All signs point to Thad Young returning to action tonight against the Celtics in the Sixers penultimate game of the regular season. Thad thinks he'll be good for 15-20 minutes tonight, and will also play tomorrow night in Cleveland in the finale. After the jump we'll talk about how important for the team it is that he'll be back on the floor for these two games.
Let me preface this by saying I have to believe Thad's ankle is very, very close to 100%. I don't think there's any chance the trainers and coaches would've let him back on the floor if the ankle was gimpy in those workouts yesterday.
Now, why is it important for the Sixers? Well, first we have to get one thing out of the way. If you're going to hang your head and wait for the Sixers to be swept out of the first round, you should probably stop reading right now. If that's your attitude heading in, and I'm not saying that attitude isn't warranted, then nothing I have to say from here on out is going to matter to you. If you want to talk about mismatches and possibilities, then continue on.
The Sixers will face either Boston or Orlando in the first round. Most likely, it'll be Boston, but in either case, a healthy Thad Young will be a huge advantage for the Sixers. In case you've been hiding in a cave for the past couple of months, Boston has been without their best player, Kevin Garnett, basically since the All Star break. They tried to bring him back, but his balky knee didn't cooperate. Then they said he'd back for tonight's game, then they said he'd be back for the final game of the season. Finally, they changed their timeline to having him return for the first round of the playoffs. I'd like to point you to something Kate Fagan wrote about Thad's return earlier today:
Without his full quickness and explosiveness, not to mention his limited cardiovascular capacity after a 2-week layoff, it's anyone's guess how effective Young would be tonight against the Celtics and tomorrow in the finale at Cleveland.This is a very good point. It does take a toll on your wind to sit out for a couple of weeks. Now imagine sitting out for a couple of months. Oh, and instead of being a 20 year-old kid with fresh legs, imagine you're a 32 year-old veteran and you have 42,624 NBA minutes on your odometer. Oh, and also imagine that if/when you do finally get back on the court, you're going to be tasked with guarding that 20-year old kid as he sprints up and down the court.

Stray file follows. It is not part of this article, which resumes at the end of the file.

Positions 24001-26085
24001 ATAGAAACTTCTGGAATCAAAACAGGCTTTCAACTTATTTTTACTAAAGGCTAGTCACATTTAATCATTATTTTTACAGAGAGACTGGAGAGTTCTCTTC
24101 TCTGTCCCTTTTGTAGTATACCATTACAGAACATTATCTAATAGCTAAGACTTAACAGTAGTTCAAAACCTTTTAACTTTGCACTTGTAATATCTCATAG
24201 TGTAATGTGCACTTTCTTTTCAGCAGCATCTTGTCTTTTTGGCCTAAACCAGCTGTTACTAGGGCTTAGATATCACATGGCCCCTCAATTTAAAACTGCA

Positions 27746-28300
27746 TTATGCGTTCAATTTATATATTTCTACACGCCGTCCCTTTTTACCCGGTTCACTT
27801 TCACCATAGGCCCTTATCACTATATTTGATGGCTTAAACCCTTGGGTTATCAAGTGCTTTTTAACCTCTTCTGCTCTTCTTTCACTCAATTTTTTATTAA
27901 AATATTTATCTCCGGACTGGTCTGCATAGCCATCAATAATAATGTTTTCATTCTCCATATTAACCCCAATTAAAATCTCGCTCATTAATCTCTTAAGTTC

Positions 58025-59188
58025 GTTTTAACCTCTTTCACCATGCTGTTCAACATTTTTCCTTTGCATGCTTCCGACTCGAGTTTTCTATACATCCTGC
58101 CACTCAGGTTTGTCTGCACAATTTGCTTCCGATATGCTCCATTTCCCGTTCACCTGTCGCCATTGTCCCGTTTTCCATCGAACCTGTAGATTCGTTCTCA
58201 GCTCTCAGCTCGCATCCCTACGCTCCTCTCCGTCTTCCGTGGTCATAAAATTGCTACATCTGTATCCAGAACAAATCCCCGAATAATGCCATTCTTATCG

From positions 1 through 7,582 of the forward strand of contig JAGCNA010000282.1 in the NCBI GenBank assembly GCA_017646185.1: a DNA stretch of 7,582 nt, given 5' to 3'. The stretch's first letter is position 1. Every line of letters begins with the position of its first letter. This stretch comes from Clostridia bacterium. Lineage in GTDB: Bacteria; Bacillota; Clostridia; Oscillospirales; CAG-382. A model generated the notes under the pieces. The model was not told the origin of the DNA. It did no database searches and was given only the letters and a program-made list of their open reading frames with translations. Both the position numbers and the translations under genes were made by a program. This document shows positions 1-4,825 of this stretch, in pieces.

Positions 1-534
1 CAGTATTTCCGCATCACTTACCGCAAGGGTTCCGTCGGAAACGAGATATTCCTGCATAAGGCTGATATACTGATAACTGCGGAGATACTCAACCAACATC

Now, let's say they wind up facing Orlando in the first round. Well, the Magic have injury concerns of their own, and those injuries have depleted their forward positions as well. Hedo Turkoglu sprained his ankle the other night and his status for the first round is up in the air. Their other forward, Rashard Lewis, has been slowed by knee tendinitis.
When you're an underdog heading into a series, you have to find something to latch onto, something to exploit. If Hedo is out, Orlando doesn't have a three who can even come close to Iguodala. If Lewis is gimpy, there's no way he can guard a full-speed Thad. Boston's achilles heel all season long has been turnovers, they have the third-worst turnover rate in the league. That means running opportunties, that means Thad beating Garnett down the floor with regularity, if he's healthy.
That's why it's so important that he's back on the floor the tonight (if in fact he is). These two games will be about Thad getting his legs back under him so he's full speed come playoff time. If he is, then maybe there's something we can hang our hats on in the first round. Something the team can consistently go to. Think of it this way, if Thad was out until the first round, then we'd either be seeing him for 15-20 minutes in game 1 while he built his wind back up and knocked off the rust, or we'd be seeing a winded Thad trying to play 30 minutes. This way, we get that stuff out of the way before the games really start to matter.
As for the next two games, and the lifeless collection of bodies we've called the Sixers over the past five games. Well, something Jordan said today struck a nerve. "I have a problem with people questioning this team's heart or effort. I'm not going to sit here are say that every NBA player or every NBA team wants to win, but I'm 99 percent sure the Sixers do."
You know what, Jordan's right. It's not fair to say the Sixers don't want to win. They do. But have they wanted to win more than the other team over the past five games? I don't think so. They haven't had that hunger that makes you push yourself further than the other guy. That makes you the first guy on the floor for a loose ball. That makes you want to push the ball, and force the action. That hunger has been missing for some reason and I'm hoping that Thad's return can re-light that fire in his teammates. Honestly, I think Thad hates losing more than anyone else on the team. That might be the biggest thing they've been missing.